|Quick Braised Pork with Vinegar and Peppers
Good-quality olive oil
1 pork tenderloin (about 1 ¼ pounds), cut into ½-inch slices and then into ½-inch strips
¼ tsp salt
¼ tsp freshly ground black pepper
2 tsp finely chopped fresh rosemary leaves
1 large red bell pepper, cored, seeded, and cut into 1/3-inch strips
1 large yellow bell pepper, cored, seeded, and cut into 1/3-inch strips
1 medium-hot chile, such as jalapeño, seeded and cut into very thin strips
½ medium yellow onion, thinly sliced
2 large garlic cloves, minced
3 oil-packed anchovies, rinsed
2 bay leaves
¼ to ½ cup red wine vinegar (see note, above)
¼ cup white wine
½ cup water
4 whole canned tomatoes, drained and cut into ¼-inch slices
Lightly film a large sauté pan or Dutch oven—not nonstick—with olive oil. Place the pan over medium-high heat. In a large bowl, toss the pork with salt, pepper, and rosemary. Put the pork in the pot, and cook, stirring constantly to keep it from sticking too much, until the meat is just seared; it should still be pink inside. Remove the meat from the pan, and set it aside.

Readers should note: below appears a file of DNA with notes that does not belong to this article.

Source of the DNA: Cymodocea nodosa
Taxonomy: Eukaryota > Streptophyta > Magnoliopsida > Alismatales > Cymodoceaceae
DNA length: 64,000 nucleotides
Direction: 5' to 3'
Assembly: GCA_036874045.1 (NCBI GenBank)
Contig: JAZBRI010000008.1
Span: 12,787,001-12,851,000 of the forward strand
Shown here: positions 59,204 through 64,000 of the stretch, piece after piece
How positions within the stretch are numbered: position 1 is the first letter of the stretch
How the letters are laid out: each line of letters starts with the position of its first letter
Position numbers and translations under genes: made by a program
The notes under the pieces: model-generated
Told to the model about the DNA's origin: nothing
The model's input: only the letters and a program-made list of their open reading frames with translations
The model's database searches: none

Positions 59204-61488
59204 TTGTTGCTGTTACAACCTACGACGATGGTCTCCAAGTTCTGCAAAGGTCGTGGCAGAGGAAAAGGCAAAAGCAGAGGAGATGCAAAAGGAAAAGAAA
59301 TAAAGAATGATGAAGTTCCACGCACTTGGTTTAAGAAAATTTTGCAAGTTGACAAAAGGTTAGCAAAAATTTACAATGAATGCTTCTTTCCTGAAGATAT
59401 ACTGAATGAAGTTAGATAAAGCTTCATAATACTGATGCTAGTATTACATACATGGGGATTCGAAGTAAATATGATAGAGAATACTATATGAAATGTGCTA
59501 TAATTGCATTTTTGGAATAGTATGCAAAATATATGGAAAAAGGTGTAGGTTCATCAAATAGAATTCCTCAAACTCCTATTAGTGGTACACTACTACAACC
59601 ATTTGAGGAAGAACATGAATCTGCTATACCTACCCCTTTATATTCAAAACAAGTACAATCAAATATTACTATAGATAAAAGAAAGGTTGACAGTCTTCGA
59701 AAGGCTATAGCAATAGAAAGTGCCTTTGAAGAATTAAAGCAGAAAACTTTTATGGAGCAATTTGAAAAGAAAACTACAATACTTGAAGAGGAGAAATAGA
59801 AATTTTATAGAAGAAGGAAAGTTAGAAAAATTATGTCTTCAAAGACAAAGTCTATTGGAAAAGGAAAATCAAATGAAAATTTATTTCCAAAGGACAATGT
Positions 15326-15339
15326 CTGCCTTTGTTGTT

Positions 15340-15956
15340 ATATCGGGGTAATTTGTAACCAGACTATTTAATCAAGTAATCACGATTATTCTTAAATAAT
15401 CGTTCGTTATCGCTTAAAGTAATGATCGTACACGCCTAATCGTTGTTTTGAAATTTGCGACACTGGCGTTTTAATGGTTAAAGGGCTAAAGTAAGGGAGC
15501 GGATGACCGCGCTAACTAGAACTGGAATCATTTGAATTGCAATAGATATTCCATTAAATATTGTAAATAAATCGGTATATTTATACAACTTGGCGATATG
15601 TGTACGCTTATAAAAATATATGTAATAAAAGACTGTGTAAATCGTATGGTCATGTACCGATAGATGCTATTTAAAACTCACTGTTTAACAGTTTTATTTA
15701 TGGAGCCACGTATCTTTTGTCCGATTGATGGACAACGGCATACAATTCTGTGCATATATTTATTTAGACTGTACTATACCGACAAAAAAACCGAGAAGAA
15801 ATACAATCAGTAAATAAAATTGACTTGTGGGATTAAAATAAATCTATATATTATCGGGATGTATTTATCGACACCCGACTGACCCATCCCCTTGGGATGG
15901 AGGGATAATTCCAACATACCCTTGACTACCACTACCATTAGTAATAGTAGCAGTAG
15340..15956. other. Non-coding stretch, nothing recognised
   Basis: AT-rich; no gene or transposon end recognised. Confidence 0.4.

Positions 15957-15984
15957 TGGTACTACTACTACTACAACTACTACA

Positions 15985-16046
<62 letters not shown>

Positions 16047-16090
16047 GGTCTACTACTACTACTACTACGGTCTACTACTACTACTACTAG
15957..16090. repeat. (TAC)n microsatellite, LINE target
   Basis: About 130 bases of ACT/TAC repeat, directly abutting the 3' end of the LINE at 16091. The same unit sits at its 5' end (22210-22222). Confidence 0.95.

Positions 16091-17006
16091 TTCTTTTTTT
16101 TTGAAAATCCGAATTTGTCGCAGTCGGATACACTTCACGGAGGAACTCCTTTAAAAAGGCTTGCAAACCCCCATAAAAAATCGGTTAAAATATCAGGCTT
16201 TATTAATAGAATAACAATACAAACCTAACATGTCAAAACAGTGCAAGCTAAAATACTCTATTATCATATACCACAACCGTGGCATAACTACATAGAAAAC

With the pan still over medium-high heat, add the peppers, chile, onion, garlic, anchovy, and bay leaves. Cook, stirring frequently, until the peppers and onion soften slightly, about 5 minutes. Add the vinegar, stirring and scraping up any bits of meat stuck to the pan. Cook until the vinegar boils away entirely; then repeat the process with the wine.
When all the wine has cooked away, add the water and tomatoes, and adjust the heat so that the sauce stays at a gentle simmer. Cook, uncovered, for 5-10 minutes; then add the pork and its juices, stirring to blend. Simmer the meat and sauce for 2-3 minutes, until the meat is cooked through. Remove and discard the bay leaves. Serve hot.
Yield: 3-4 servings - Adapted from Lynne Rossetto Kasper’s Weeknight Kitchen newsletter
Notes: Serve with potatoes, bread, or even polenta for catching all the juices, and try slipping leftovers into a sloppy sandwich with good-quality provolone or bufala mozzarella.
The original recipe calls for ½ cup, resulting in a dish that is a bit pungent upon first tasting but that mellows pleasantly by the second day. If you prefer a less bracing flavor, try using ¼ to 1/3 cup instead.